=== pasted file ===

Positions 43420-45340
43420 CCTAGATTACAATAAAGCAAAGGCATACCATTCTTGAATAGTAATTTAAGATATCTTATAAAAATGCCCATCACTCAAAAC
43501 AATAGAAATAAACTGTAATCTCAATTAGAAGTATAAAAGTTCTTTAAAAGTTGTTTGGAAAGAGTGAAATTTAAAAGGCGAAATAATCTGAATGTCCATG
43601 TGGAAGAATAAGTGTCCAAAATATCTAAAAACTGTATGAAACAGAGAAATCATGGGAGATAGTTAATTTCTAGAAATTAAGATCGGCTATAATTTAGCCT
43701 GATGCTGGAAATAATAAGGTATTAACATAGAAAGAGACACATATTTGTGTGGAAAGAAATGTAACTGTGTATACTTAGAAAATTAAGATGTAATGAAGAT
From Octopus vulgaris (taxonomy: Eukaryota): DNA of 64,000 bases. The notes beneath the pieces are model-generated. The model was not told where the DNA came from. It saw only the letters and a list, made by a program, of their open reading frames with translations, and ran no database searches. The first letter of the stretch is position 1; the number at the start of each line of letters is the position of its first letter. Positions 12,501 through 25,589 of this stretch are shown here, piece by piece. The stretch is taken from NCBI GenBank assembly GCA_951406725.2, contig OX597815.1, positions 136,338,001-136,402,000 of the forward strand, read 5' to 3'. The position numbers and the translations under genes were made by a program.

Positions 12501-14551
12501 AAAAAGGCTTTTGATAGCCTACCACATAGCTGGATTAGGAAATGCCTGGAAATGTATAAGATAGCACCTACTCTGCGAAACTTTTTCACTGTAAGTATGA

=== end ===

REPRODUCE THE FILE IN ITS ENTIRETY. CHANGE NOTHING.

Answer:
Positions 43420-45340
43420 CCTAGATTACAATAAAGCAAAGGCATACCATTCTTGAATAGTAATTTAAGATATCTTATAAAAATGCCCATCACTCAAAAC
43501 AATAGAAATAAACTGTAATCTCAATTAGAAGTATAAAAGTTCTTTAAAAGTTGTTTGGAAAGAGTGAAATTTAAAAGGCGAAATAATCTGAATGTCCATG
43601 TGGAAGAATAAGTGTCCAAAATATCTAAAAACTGTATGAAACAGAGAAATCATGGGAGATAGTTAATTTCTAGAAATTAAGATCGGCTATAATTTAGCCT
43701 GATGCTGGAAATAATAAGGTATTAACATAGAAAGAGACACATATTTGTGTGGAAAGAAATGTAACTGTGTATACTTAGAAAATTAAGATGTAATGAAGAT
From Octopus vulgaris (taxonomy: Eukaryota): DNA of 64,000 bases. The notes beneath the pieces are model-generated. The model was not told where the DNA came from. It saw only the letters and a list, made by a program, of their open reading frames with translations, and ran no database searches. The first letter of the stretch is position 1; the number at the start of each line of letters is the position of its first letter. Positions 12,501 through 25,589 of this stretch are shown here, piece by piece. The stretch is taken from NCBI GenBank assembly GCA_951406725.2, contig OX597815.1, positions 136,338,001-136,402,000 of the forward strand, read 5' to 3'. The position numbers and the translations under genes were made by a program.

Positions 12501-14551
12501 AAAAAGGCTTTTGATAGCCTACCACATAGCTGGATTAGGAAATGCCTGGAAATGTATAAGATAGCACCTACTCTGCGAAACTTTTTCACTGTAAGTATGA